- The Official Feature Selection will showcase the premiere of Magnitika Pedia, by Yorgos Goussis, Afterwater, by Dane Komljen, and Zi hua xiang: 47 gong li tong hua, by Zhang Mengqi.
- Chilean films 1976, by Manuela Martelli, and Proyecto Fantasma, by Roberto Doveris, will celebrate their Chilean premieres as part of this competition.
FICValdivia 29, which will take place this year from October 10 to 16, made its first program announcement this week, with the movies that will add to Mato Seco em Chamas, by Joana Pimenta and Adirley Queiros, previously confirmed as the event’s Opening Film. The announcement covers the first five films to be part of the Official Feature Selection, along with the first focuses and tributes.
The Official Selection will showcase the premiere of Magnitika Pedia, by Yorgos Goussis (Greece); Zi hua xiang: 47 gong li tong hua, by Zhang Mengqi (China); Afterwater, by Dane Komljen (Germany, Spain, South Korea, Serbia), and the Chilean motion pictures 1976, by Manuela Martelli, and Proyecto Fantasma, by Roberto Doveris.
Magnitika Pedia is a piece built out of experimentation, which barely had a vague plotline 15 days prior to shooting, and which hinges almost entirely on actor improvisation. Shot in Mini DV, a practically anti-industrial format these days, the movie narrates the wanderings of a dancer that, fed up with her family routine and the rigors of her artistic practice, runs away on a ferry, only to encounter an antagonistic character, an office clerk on his way to bury his aunt’s remains. The picture’s appeal lies in the apparent contradiction between the imposition of certain constraints in its making, and, at the same time, the freedom that stems from them, both in the acting, and in the ease with which the story appears not to adhere to any specific dramatic configuration, except for the encounter of these two characters that come together, out of their extreme differences, into a common path. The film stands almost exclusively on the two protagonists’ performances, and on the intensity with which Yorgos Goussis incorporates the physical space, not as a purely geographic framework, but as an active and fundamental dramatic element, in the course of the narrative.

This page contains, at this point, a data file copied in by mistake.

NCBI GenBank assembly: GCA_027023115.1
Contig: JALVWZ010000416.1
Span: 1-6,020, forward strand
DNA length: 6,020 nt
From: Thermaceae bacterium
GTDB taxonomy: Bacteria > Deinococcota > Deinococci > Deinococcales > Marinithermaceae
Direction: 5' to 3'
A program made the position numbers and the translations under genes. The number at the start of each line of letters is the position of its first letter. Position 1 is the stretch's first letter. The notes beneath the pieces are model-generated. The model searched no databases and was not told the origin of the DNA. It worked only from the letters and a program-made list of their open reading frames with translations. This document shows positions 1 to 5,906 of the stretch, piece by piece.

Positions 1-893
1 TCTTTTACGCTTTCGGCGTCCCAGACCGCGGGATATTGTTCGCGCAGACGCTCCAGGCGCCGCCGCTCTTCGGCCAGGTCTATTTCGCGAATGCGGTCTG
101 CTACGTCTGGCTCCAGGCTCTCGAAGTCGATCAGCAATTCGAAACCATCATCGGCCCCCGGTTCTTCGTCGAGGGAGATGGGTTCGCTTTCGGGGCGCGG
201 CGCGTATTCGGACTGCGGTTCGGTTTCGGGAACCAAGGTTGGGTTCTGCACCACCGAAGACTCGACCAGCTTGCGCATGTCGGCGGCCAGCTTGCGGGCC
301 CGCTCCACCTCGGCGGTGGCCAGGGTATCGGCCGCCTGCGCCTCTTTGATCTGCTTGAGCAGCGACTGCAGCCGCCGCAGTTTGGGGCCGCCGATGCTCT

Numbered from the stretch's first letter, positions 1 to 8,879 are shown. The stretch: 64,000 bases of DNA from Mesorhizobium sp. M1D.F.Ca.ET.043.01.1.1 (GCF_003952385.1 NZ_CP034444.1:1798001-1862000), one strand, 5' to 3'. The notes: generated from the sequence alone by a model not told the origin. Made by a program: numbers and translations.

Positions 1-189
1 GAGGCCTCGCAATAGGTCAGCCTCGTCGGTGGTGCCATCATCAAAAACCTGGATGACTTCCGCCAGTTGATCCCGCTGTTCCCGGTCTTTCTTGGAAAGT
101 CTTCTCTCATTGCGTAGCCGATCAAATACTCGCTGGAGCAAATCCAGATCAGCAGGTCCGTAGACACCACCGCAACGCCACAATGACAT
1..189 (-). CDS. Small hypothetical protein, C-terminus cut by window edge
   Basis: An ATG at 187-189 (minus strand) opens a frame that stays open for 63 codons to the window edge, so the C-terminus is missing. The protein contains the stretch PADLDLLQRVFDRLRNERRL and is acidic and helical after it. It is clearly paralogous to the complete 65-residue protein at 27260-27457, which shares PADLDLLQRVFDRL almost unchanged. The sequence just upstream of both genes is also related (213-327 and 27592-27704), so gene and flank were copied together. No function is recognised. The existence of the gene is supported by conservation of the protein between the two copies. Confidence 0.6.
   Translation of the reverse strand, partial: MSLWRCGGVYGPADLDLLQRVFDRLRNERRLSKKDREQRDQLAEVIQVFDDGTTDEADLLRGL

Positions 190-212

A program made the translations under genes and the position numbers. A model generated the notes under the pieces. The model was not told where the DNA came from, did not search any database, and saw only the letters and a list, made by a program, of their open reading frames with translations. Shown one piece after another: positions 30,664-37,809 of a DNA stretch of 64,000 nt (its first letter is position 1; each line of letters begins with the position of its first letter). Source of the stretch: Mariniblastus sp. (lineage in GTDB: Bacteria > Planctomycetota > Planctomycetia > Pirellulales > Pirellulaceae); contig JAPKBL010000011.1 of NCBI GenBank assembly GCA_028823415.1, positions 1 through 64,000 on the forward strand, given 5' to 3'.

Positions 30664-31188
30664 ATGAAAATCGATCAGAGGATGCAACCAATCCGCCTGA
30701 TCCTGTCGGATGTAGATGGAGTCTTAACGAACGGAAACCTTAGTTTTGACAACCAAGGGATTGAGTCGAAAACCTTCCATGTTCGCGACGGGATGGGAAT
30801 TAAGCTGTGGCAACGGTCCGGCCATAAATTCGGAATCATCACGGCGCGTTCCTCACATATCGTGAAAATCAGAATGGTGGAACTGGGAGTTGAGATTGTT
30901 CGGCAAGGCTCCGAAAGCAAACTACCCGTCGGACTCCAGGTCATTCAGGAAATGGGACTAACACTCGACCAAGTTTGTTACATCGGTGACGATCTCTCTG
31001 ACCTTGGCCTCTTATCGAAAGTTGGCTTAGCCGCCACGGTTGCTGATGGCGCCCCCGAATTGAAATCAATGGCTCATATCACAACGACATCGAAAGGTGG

Zi hua xiang: 47 gong li tong hua, in turn, is the latest offer in the 47KM project, a series of several documentary films Chinese director Zhang Mengqi has completed since 2010, where she has been rebuilding and recovering the memory of women in her family. This new picture commemorates ten years since the beginning of the series. In it, Mengqi documents the building process of a new family home, where the women, contrary to her previous films, intervene as filmmakers, interacting with the inhabitants of the community where they lived.
FICValdivia had already screened the first feature by Bosnian director Dane Komljen, All the Cities of the North, in its 23rd edition, and his short Phantasiesätze, during its 24th version. Now, he is back with his second full-length Afterwater, a movie that is built progressively with bits of documentary, drama, and experimental cinema, organized as an environmental research film, around lakes in different parts of the world. It compares them on variables that escape the purely natural, and that expand into the cultural, the poetic, and into matters of identity.
1976, a project that Manuela Martelli has developed for close to ten years, premiered internationally at the Directors’ Fortnight, in the recent edition of the Cannes Film Festival. Set during the first years of the Pinochet dictatorship, it narrates the encounter of a high-class woman and a young leftist militant who has sustained a gunshot wound. She agrees to look after him, hiding the man from DINA (the secret police). To the woman, this means the irruption of political violence into her affluent, carefree life. She has left Santiago specifically to supervise the refurbishing of her beach house, and the appearance of the young man supposes a change in her consciousness as an adult, apolitical woman.
Although the story comes from the filmmaker’s family memories, there is a balance in the film between the historic dimension – and the reconstruction of the social climate in the harsher years of Pinochet’s repression – and the way in which Manuela Martelli projects the picture, based on the main character’s complex psychological constitution.
Proyecto Fantasma is the first full-length fiction Roberto Doveris finishes, after the success of Las Plantas at the Berlin Film Festival in 2016, and it possesses the seal of a movie done for the sheer pleasure of filming. The piece centers on Pablo, a young actor in his 30s that makes a living as a simulated patient, while trying to accomplish his goal of working in cinema. Along with his precarious, poorly compensated trade, Pablo’s love life is likewise unstable: he just broke up with his partner and has been left alone in his apartment. In this scenario, as in Las Plantas, Doveris’ narrative starts to approach fantasy film, while not abandoning comedy, and takes on an everyday, descriptive perspective regarding the expectations and delusions of the director’s own generation.